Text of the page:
When is church art considered good or bad?
I suppose at this point I should define what I mean by "Bad church art."
Bad church art is anything that looks like it should belong in a domestic setting, or is mundane ( indifferent in appearance) or leads the viewers thoughts AWAY from prayer rather than to it.
It is anything that could confuse a person for example, on key doctrinal issues such as the modesty and purity of the Blessed Virgin.
"Good" church art then, is none of the above.
Its not as though one has to continually hark back stylistically, to produce "good" church art, as that would be to put a straight jacket on creativity and progress. It would help though, if the artist concerned understood the reason church art exists, that it has its "raison d'etre."
For example, if I employed a central heating engineer to fix my hot water system, I would want one who was a very least familiar with his subject. Even better, if he belonged to a long line of plumbers/electricians. I would want my heating system to be the best I could afford for reasons of long term efficacy.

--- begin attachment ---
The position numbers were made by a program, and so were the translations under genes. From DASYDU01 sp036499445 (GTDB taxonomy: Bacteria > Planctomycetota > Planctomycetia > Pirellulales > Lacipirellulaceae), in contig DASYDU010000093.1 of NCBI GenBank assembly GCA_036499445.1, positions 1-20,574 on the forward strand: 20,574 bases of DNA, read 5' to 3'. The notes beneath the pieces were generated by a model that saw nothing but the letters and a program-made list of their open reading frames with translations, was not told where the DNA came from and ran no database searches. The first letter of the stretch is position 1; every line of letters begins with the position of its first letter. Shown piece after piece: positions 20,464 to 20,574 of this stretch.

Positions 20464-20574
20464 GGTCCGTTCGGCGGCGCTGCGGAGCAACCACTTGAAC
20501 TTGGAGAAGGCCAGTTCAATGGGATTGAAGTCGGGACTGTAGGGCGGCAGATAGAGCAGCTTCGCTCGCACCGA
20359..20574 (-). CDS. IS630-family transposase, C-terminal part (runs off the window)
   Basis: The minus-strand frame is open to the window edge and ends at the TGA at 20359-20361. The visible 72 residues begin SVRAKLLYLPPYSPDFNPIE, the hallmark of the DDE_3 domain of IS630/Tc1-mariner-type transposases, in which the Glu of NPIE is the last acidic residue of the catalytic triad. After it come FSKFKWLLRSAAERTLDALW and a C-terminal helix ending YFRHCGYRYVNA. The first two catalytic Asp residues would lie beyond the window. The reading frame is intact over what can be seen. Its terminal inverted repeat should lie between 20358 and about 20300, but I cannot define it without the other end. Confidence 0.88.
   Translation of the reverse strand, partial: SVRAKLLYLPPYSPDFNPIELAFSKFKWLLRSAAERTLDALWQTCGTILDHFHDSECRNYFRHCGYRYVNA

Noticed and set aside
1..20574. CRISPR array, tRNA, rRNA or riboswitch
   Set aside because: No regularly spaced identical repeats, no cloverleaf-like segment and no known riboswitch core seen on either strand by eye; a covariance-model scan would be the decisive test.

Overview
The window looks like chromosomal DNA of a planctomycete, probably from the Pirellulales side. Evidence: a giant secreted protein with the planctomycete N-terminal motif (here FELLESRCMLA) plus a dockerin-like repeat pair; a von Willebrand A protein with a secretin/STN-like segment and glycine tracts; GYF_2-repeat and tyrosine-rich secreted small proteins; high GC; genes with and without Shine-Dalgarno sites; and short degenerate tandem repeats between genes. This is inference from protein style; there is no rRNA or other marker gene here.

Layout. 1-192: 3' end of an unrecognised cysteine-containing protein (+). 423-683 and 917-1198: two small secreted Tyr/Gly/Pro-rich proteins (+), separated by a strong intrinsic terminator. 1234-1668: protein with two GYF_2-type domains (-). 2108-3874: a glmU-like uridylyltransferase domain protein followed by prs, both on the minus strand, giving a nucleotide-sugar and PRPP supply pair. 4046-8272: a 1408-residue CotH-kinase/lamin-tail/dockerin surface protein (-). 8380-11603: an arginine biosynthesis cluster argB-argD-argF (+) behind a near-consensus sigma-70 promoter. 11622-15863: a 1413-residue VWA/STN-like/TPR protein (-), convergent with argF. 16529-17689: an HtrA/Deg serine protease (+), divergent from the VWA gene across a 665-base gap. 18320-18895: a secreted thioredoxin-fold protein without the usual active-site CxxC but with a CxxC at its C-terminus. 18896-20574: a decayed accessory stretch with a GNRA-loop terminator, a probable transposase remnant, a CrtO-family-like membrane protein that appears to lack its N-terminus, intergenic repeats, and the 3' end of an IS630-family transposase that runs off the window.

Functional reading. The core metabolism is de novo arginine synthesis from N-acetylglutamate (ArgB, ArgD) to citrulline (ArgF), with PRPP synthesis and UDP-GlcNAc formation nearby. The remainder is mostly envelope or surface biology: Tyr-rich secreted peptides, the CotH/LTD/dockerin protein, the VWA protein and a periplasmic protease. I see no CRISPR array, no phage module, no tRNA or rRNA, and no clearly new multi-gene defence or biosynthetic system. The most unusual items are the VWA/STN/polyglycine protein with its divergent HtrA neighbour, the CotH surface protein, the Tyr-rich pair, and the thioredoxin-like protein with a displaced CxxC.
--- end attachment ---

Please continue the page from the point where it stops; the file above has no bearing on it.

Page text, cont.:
If, (as in the case of the Ely cathedral madonna) the invitation to produce church art work is given to someone with no particular interest in Christianity and has atheistic and pagan tendencies, then they cannot have taken heed of HOSEA 8:7 " They sow the wind and reap the whirlwind."
"Good" church art is imperative to building faith, because they have an ability to by-pass the intellect and enter straight into the heart, they have a sublime quality.
From the moment we open our eyes at birth, we continually collect information about our surroundings and our place in relation to it. By these means we define the "who" we are and the "why" we exist. For this reason, we owe it to the faithful to give them "Good" church art, which can affect their hearts in profound ways.
And this is why I make no apologies for finding the Ely Madonna distasteful in the extreme. (even though some Anglican churches contain beautiful works of art.)
I do wonder when, if someone who can, will be brave enough to admit that commerce and curiosity aren't good enough reasons to draw people into a Cathedral church. Visitors deserve more than the after-taste of a scowling Valkyrie in a tight T-shirt. After all, those kinds of maidens can be found with regularity on MTV.
Lewis and Lewis
is a Catholic family run business: specialising in statue restoration, and church interior projects.
Jeanette is a professional sculptor/fine artist and designer; husband David is a traditional upholsterer/technician.
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